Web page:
Hey there! If you’re wondering who you need to call to install a new dishwasher in your home, you’ve come to the right place. Some appliances seem deceptively simple to install, but dishwashers can be tricky if you don’t know what you’re doing. In this article, we’ll walk through everything you need to know to get your new dishwasher up and running. I’ll cover when you need a new one, how to install it properly, and whether to hire a plumber, electrician or do it yourself. Let’s dive in!
When Is It Time for a New Dishwasher?
How can you tell when your trusty dishwasher has reached the end of its useful life? Here are some signs it may be time to upgrade:
Rust and Cracks
Peeking inside and spotting rust or cracks around the tub is a red flag. This likely means there’s a leak somewhere in the water supply lines. Unresolved, leaks can lead to water damage on surrounding floors and cabinets. No good!
If your dishwasher starts making unusual gurgling, grinding or buzzing noises, the motor could be on its last legs. Repairing or replacing the motor can be pricey – sometimes as much as a new dishwasher itself.
Dishes Aren’t Getting Clean
If your dishes are still dirty after a full cycle, the heating element may not be working properly to get dishes hygienically hot. The FDA recommends commercial dishwashers heat water to at least 150°F.
From latches and racks to controls and hoses, if critical dishwasher parts are broken or hard to replace, it also makes sense to replace the whole unit.
Time for an Upgrade
The average dishwasher lasts only 9-12 years. Newer models are bigger, quieter, more water and energy efficient, and have cool features like smart sensors.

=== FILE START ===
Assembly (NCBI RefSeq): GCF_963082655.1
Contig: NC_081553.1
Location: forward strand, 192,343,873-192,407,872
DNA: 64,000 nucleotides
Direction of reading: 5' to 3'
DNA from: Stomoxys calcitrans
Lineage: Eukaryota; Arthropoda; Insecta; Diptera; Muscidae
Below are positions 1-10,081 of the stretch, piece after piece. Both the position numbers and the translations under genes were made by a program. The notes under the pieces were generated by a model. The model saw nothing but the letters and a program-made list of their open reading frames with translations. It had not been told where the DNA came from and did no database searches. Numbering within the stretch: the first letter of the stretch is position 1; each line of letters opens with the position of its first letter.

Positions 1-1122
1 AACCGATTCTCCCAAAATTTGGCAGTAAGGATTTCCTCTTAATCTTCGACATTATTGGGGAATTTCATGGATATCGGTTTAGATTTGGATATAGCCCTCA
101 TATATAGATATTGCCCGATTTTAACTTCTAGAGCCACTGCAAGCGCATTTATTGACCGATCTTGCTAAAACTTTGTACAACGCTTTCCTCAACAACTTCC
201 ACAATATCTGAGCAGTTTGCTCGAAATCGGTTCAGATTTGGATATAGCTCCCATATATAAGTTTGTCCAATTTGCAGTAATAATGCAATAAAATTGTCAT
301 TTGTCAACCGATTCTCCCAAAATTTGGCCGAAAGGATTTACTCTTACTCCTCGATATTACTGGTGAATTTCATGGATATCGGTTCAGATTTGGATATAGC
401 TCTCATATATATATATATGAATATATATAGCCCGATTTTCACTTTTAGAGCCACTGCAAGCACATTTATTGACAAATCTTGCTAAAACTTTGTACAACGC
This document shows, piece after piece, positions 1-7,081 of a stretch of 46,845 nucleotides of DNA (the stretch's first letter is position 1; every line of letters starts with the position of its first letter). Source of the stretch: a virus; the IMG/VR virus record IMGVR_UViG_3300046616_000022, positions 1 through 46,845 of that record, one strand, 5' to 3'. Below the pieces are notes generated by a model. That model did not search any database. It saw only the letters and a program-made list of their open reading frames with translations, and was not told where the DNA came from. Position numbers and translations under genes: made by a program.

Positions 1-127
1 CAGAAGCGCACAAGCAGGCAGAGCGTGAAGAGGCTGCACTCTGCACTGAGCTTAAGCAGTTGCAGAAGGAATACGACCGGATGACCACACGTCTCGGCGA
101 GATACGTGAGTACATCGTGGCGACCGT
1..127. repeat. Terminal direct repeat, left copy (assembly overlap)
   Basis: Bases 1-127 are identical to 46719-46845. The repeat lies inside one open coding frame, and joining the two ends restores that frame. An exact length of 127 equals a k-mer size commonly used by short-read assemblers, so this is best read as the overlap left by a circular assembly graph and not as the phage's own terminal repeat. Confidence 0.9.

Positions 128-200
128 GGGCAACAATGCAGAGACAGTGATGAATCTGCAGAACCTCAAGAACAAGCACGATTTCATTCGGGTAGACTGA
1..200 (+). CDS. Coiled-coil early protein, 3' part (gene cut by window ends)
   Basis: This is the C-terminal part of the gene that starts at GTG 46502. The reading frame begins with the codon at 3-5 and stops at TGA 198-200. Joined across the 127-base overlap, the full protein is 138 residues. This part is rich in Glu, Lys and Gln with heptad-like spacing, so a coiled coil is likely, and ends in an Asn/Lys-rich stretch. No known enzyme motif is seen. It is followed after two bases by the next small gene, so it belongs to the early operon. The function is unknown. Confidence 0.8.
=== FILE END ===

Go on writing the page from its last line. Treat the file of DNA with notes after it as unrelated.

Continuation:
Removing the Old Dishwasher
Let’s get into the nitty gritty! Here are the key steps to remove your existing dishwasher to prep for the new one:
Turn off Power and Water
Safety first! Start by flipping the circuit breaker switch for the dishwasher circuit and turning off the hot water valve below the sink.
Disconnect Water Line
Under the sink, disconnect the water line from the L-shaped supply valve. Place a bucket underneath to catch any water still in the hose.
Disconnect Drain Hose
Remove the clamp holding the drain hose to the sink tailpiece or garbage disposal and detach the hose.
Remove Mounting Brackets
Take out the screws securing the plastic mounting brackets on each side of the dishwasher. Carefully pull the unit forward.
Disconnect Electrical Wires
Locate the electrical junction box at the back of the dishwasher and disconnect the hot wire and neutral wires.
Installing a New Dishwasher
You have the old one out – now for the fun part! Follow these steps:
Prep the Electrical
Use wire nuts to connect the new dishwasher’s hot wire (black) to the hot supply wire, and neutral wire (white) to neutral. Ground the green wire.
Mount New Brackets
Attach the new plastic mounting brackets to each side of the dishwasher using the screws.
Slide the dishwasher back into the cabinet opening until the brackets click into the cabinet sides.
Attach Water Supply Line
Connect the new copper water line to the L-shaped valve under the sink. Make sure the valve is turned off before attaching!
Connect Drain Hose
Attach the new drain hose to the sink tailpiece or disposal using the clamp. Be sure there are no kinks.